Author + information
- Received February 5, 2016
- Revision received March 14, 2016
- Accepted March 23, 2016
- Published online July 11, 2016.
- George C.M. Siontis, MD, PhDa,
- Raffaele Piccolo, MDa,
- Fabien Praz, MDa,
- Marco Valgimigli, MDa,
- Lorenz Räber, MD, PhDa,
- Dimitris Mavridis, PhDb,
- Peter Jüni, MDc and
- Stephan Windecker, MDa,∗ ()
- aDepartment of Cardiology, University Hospital Bern, Bern, Switzerland
- bDepartment of Hygiene and Epidemiology, University of Ioannina School of Medicine, Ioannina, Greece
- cInstitute of Primary Health Care and Clinical Trials Unit, University of Bern, Bern, Switzerland
- ↵∗Reprint requests and correspondence:
Dr. Stephan Windecker, Department of Cardiology, Bern University Hospital, Bern 3010, Switzerland.
Objectives This study evaluated the most appropriate percutaneous coronary intervention (PCI) for the treatment of stenoses in small coronary arteries.
Background PCI in small coronary arteries is associated with an increased risk of lesion failure and restenosis.
Methods Randomized trials comparing different PCI strategies were identified through a broad search of published reports. Primary angiographic outcome was %DS (%DS). A pairwise meta-analysis was performed by using random effects model, followed by a network meta-analysis synthesizing direct and indirect evidence.
Results Overall, 19 trials were eligible, which included 5,072 patients comprising a network without closed loops among 5 identified interventions (early generation sirolimus-eluting stents [SES], paclitaxel-eluting stents [PES], drug-coated balloons [DCB], bare-metal stents [BMS], and balloon angioplasty [BA]). No dedicated trial was identified evaluating new generation drug-eluting stents. Early generation SES yielded the best angiographic results according to %DS. For %DS, SES was ranked as the most effective treatment, followed by PES (standardized mean differences [SMD]: –0.44; 95% confidence interval [CI]: –0.92 to 0.05 vs. SES) and DCB (SMD: –0.89; 95% CI: –1.53 to –0.25 vs. SES). In terms of absolute differences, SES yielded a reduction of 18% in diameter stenosis compared to DCB. SES significantly reduced the risk of target-lesion revascularization compared to PES (odds ratio [OR]: 0.39; 95% CI: 0.16 to 0.93), DCB (OR: 0.34; 95% CI: 0.10 to 0.97), BMS (OR: 0.21; 95% CI: 0.13 to 0.36), and BA (OR: 0.16; 95% CI: 0.09 to 0.29).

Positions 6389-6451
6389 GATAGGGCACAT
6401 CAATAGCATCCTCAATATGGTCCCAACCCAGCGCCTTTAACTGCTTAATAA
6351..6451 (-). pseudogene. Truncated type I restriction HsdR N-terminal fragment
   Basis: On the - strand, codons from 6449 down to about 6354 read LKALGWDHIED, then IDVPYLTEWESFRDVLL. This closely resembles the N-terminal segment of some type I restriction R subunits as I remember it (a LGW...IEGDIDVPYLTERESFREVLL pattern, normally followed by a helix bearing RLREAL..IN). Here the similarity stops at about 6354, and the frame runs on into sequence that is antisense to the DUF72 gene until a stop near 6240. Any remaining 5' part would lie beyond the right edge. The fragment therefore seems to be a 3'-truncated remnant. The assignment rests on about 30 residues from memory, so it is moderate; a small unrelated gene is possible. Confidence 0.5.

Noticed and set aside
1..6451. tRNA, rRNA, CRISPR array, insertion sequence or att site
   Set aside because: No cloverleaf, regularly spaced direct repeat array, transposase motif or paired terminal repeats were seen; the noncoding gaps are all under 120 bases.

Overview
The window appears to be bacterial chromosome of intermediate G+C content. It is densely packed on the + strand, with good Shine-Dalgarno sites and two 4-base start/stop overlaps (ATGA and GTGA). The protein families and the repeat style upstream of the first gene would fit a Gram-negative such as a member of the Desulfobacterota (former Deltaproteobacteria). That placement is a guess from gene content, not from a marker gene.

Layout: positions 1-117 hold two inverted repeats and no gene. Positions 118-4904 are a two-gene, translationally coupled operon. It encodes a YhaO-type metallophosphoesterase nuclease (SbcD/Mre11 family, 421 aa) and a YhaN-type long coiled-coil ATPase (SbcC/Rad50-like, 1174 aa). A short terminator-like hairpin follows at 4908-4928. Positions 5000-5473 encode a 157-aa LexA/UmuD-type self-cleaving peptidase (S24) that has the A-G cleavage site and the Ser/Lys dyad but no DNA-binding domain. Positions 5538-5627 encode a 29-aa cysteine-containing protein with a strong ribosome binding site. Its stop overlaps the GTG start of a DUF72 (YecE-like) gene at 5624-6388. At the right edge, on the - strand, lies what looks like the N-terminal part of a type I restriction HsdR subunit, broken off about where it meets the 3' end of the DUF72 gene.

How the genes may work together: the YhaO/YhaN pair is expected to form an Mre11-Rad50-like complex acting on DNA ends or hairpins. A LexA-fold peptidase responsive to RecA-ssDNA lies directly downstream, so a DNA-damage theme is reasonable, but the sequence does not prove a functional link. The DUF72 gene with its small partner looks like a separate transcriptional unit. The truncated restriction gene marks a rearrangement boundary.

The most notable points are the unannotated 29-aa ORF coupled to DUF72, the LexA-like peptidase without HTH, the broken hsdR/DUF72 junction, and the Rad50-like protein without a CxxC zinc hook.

Conclusions Early generation SES yielded the most favorable angiographic and clinical outcomes for the treatment of stenoses in small coronary arteries. New generation DES need to be evaluated against this standard in future randomized trials.
- coronary disease
- drug-coating balloon(s)
- drug-eluting stent(s)
- network meta-analysis
- small coronary arteries
Dr. Jüni is currently affiliated with the Applied Health Research Centre, Li Ka Shing Knowledge Institute, St. Michael's Hospital, Toronto, Ontario, Canada. Dr. Piccolo has received research support from Italian Society of Cardiology and Veronesi Foundation–Cardiovascular Research. Dr. Valgimigli has received honoraria and research grants from Merck, Iroko, Eli Lilly, Medtronic, The Medicines Company, Daiichi Sankyo, St. Jude Medical, Abbott Vascular, Cordis, Carbostent, Implantable Devices, and Terumo. Dr. Räber is an advisory board member of Abbott Vascular; and has received speaker fees from St. Jude Medical. Dr. Jüni has received research institutional grants from AstraZeneca, Biotronik, Biosensors International, Eli Lilly, and The Medicines Company; and is an unpaid committee member of trials funded by Abbott Vascular, Biosensors, Medtronic, AstraZeneca, Biotronik, St. Jude Medical, and The Medicines Company. Dr. Windecker has received institutional research grants from Biotronik, Abbott Vascular, Boston Scientific, Biosensors, Medtronic, Edwards Lifesciences, Inc., and St. Jude Medical; and speakers fees from AstraZeneca, Eli Lilly, Abbott Vascular, Biosensors, Biotronik, Boston Scientific, Medtronic, Eli Lilly, and AstraZeneca. All other authors have reported that they have no relationships relevant to the contents of this paper to disclose.
- Received February 5, 2016.
- Revision received March 14, 2016.
- Accepted March 23, 2016.
- American College of Cardiology Foundation